Teaching Placements

I am both so excited and so nervous for my second placement. By the time I start in April, I will have been out of the classroom for over a year and so I have increasingly mixed feelings about being back in one. Nonetheless, I had an absolutely fabulous placement last year, and that’s what I’m going to talk about today.

Edge Hill have a massive variety of placement schools scattered across the country, which is one of the reasons that I chose the university in the first place. I didn’t want to be confined to one area and getting to experience lots of different places was one of the most exciting things I could think of. This year, I have friends travelling to Luton, Wales and the Isle of Man and they’re all incredibly excited to go on what we call remote, or regional placements.


 So, what did I do during Professional Practice Phase 1A?

I learned more on practice than I did throughout the rest of the year; I spent time consolidating the theory I had learned at university, and had my eyes opened to things I had never even considered before. I got to teach a lovely Year 6 class in Telford and it broke my heart to leave at the beginning of February last year. I had created such strong relationships and made such a positive impact on these children during the time I was there, and they taught me just as much as I taught them, if not more.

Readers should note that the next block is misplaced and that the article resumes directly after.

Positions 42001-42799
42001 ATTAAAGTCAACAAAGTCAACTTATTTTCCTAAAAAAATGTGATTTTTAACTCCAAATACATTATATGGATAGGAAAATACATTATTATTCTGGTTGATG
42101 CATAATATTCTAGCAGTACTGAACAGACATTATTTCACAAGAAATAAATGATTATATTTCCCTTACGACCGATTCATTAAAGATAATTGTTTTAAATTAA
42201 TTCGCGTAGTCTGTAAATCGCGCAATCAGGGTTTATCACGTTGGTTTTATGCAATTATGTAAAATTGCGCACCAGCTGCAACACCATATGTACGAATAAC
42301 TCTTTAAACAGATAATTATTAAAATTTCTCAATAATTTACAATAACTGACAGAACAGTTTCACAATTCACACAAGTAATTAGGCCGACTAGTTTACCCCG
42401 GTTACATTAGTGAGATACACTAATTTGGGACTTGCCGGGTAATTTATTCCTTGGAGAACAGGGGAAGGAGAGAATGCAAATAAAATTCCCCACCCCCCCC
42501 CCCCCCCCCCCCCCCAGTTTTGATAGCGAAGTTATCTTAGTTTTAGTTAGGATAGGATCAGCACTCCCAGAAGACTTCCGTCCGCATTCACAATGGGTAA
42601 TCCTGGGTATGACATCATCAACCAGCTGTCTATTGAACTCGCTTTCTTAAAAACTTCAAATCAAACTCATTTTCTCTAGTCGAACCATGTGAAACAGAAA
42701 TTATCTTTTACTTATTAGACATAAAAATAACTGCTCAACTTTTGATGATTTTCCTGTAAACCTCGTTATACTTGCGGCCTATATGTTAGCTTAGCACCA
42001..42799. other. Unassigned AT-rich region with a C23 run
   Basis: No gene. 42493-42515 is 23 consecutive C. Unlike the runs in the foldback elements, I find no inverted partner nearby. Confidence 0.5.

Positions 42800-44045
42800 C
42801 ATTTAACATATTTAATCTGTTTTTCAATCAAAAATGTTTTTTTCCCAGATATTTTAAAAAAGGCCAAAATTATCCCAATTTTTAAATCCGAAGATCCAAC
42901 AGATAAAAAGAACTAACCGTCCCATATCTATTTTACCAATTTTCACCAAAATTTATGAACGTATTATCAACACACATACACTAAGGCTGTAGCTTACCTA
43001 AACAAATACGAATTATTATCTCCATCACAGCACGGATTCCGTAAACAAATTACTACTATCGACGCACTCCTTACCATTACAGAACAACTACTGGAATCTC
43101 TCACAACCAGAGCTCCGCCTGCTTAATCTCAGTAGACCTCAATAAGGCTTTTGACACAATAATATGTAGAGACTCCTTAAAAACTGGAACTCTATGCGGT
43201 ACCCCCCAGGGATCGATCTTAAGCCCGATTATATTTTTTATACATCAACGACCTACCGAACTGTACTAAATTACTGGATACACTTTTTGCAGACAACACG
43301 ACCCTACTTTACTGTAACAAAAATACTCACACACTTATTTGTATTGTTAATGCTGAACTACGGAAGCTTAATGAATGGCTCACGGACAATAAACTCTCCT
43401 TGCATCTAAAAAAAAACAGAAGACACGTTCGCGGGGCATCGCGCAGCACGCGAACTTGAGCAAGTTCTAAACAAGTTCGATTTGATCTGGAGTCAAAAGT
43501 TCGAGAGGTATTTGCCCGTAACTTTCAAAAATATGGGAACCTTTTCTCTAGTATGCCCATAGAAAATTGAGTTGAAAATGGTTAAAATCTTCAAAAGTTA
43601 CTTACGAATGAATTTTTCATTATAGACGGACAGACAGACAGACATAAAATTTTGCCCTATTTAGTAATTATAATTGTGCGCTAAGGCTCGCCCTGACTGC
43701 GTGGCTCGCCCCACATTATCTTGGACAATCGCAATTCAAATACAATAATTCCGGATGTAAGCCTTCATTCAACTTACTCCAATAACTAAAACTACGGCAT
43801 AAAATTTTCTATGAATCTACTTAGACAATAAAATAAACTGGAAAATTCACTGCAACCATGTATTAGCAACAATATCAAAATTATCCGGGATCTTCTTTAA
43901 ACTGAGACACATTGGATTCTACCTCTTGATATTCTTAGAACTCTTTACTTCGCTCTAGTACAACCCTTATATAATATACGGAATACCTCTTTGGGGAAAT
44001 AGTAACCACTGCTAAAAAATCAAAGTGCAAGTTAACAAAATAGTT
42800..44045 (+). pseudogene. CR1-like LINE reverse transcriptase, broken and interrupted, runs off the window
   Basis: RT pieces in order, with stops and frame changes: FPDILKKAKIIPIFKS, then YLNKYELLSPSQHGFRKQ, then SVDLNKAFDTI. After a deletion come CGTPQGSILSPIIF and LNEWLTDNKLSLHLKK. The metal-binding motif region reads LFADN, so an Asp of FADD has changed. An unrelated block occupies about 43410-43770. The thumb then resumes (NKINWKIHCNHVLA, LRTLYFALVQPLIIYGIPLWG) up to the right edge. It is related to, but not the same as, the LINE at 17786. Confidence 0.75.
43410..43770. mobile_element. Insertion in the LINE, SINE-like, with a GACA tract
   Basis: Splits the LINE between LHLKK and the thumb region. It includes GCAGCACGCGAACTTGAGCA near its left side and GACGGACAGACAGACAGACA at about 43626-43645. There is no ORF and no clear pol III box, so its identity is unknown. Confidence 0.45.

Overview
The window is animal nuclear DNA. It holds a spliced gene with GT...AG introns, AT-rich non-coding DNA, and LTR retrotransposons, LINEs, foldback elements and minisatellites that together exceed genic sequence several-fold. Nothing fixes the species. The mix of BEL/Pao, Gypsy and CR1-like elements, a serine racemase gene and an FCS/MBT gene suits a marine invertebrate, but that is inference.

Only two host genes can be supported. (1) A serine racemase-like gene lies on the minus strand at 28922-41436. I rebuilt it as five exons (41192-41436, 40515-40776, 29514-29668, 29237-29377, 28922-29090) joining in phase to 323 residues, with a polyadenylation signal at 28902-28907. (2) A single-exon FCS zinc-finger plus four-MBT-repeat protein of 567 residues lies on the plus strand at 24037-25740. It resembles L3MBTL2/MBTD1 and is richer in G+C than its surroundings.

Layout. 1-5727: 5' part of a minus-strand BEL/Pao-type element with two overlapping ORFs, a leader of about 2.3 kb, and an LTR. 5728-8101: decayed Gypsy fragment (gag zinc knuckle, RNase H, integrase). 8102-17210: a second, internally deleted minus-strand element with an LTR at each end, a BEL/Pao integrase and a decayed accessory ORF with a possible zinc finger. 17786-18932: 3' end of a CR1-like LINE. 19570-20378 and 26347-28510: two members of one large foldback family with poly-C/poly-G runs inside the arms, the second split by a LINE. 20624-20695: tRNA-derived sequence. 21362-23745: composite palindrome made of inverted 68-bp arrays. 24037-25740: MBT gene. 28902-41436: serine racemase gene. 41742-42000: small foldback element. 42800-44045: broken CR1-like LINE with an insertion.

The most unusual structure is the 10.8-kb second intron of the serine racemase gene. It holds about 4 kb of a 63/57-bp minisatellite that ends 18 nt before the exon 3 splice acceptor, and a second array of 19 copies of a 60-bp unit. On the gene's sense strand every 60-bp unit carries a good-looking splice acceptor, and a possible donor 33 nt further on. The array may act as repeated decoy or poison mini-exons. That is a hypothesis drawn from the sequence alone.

During practice, there are a variety of tasks you have to complete for when you come back to university. Some things are necessary for when you’re actually teaching, such as reading the Behaviour Management Policy, finding out who the Safeguarding Lead, etc, whilst other tasks are to help you to reflect later in the year. One of these included finding out how the school was implementing the computing curriculum, for example. When I was writing my assignment about why the curriculum had changed, having that knowledge really helped me.

Of course, I spent my time on practice teaching. There is no bigger reward than hearing someone shout out ‘I’ve got it!’ with glee. There is nothing better than the ‘Thanks Miss!’ comments written at the end of a lesson, complete with a smiley face. My favourite lessons were the ones where we had really open discussions and I was taken aback by the nature of their empathy and understanding of others.┬áDespite the early mornings and the long days and the stress, it was these moments that I lived for.

So yes, I am incredibly nervous to start my next placement, but it is 100% my favourite part of the year, and the reason I am here.